Special IBD Diets
Your diet can be helpful in managing your inflammatory bowel disease (IBD) during flares and periods of remission. Your healthcare team, including a registered dietitian specializing in IBD, may recommend a particular diet based on your symptoms.
While several specialized diets may be helpful for some IBD patients, no one plan has been proven to prevent or control IBD.
Specialized IBD diets are often debated in the medical community because they don’t work in every case and can be restrictive, which may lead to weight loss or malnutrition. The best diet is one that meets your individual nutritional needs and helps you manage your IBD symptoms.
The Crohn’s & Colitis Foundation does not endorse any specific diet and is providing information for educational purposes. Do not attempt one of these diets until you discuss a plan with your doctor or registered dietitian.
Carbohydrate Exclusion Diets
These diet plans limit or totally exclude grains, fiber, and certain sugars. There are a few different types of carbohydrate exclusion diets, including the Specific Carbohydrate Diet™ (SCD™).
SCD™ eliminates all refined and processed foods, along with soy, lactose, table sugar, and grains. Certain vegetables are also taken out of your diet, including potatoes, okra, and corn. This diet can cause your body to run low on B vitamins, calcium, vitamin D, and vitamin E, so stay in close contact with your healthcare team to make sure you remain nutritionally healthy.
This diet is rich in fiber and plant-based foods, including olive oil, low-fat dairy, herbs, and spices. There is little to no red meat in this diet, while poultry, eggs, cheese, and yogurt are recommended in moderation.
The Crohn's & Colitis Foundation and PCORI compared the Mediterranean Diet against the Specific Carbohydrate Diet™ among patients with Crohn's disease in their collaborative research study. Learn more about the results of this study.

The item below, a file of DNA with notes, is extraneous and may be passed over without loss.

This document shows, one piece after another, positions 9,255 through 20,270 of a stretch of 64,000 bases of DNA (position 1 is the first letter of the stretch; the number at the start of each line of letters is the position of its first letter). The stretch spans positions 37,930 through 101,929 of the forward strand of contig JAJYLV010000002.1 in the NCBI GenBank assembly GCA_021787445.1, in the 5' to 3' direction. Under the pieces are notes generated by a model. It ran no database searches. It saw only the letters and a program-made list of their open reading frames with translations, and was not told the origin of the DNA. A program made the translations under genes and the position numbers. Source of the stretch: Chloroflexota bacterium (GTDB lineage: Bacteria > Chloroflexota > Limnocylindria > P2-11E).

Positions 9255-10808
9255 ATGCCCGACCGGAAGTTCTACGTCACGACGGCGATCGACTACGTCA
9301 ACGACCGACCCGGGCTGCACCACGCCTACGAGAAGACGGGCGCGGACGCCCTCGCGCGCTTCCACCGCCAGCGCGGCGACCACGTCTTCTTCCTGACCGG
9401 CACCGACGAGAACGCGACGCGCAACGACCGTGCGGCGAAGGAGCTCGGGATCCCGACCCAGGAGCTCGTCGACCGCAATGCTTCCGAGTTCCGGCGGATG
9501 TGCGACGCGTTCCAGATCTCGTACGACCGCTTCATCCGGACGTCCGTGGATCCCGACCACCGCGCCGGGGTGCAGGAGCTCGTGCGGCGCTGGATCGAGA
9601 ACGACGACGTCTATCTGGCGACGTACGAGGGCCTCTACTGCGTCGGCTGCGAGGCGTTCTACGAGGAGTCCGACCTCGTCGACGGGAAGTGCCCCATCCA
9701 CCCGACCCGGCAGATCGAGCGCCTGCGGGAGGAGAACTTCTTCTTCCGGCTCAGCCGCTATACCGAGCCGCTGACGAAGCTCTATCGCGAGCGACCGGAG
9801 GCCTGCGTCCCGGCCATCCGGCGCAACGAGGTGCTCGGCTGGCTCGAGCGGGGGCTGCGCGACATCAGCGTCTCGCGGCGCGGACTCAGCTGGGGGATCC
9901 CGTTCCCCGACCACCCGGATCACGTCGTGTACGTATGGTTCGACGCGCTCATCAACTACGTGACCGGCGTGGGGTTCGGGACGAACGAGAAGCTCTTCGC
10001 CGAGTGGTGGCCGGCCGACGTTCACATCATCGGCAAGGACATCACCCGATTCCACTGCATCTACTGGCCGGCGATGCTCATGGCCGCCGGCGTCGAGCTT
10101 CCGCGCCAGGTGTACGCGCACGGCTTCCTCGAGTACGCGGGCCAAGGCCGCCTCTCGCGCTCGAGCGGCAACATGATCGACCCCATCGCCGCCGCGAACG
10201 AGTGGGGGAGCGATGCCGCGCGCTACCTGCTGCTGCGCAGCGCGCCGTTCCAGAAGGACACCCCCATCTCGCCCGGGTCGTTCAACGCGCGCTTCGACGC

This diet is recommended to help reduce both cramping and bowel movements by decreasing your fiber intake. That means avoiding green leafy vegetables, nuts, seeds, popcorn, whole grains, and raw fruits with peels.
Eating a low-fiber diet can be especially helpful when you have a stricture or bowel obstruction, or after surgery when your gut may need a little extra time to recover before taking on a regular diet.
FODMAP is an acronym for Fermentable, Oligo-, Di-, Monosaccharides and Polyols. The language may sound complicated, but it is a diet that cuts back on a group of sugars that can be poorly absorbed by your GI tract. This includes foods containing fructose, lactose, sugar polyols (sorbitol and mannitol), fructans (found in garlic, leeks, artichokes, and wheat), and galacto-oligosaccharides (found in lentils, chickpeas, and black beans).
A low-FODMAP diet may reduce IBD symptoms, but research doesn’t support its use for reducing IBD inflammation. This diet is not typically recommended if you are in a flare, but it can be helpful if you struggle with gas and bloating. A dietitian can help you identify which of these sugars seem to worsen symptoms for you, and which food can be reintroduced without exacerbating symptoms.
This diet cuts out gluten, a protein found in wheat, barley, and rye food products. Some IBD patients have found that a gluten-free diet reduces their symptoms, but researchers have not proven that it reduces IBD inflammation.
There are some risks to your nutrition with this diet. Gluten-free products lack some necessary nutrients, and they are often higher in fat, which can lead to weight gain. Your doctor may want to test you for celiac disease before starting you on a gluten-free diet.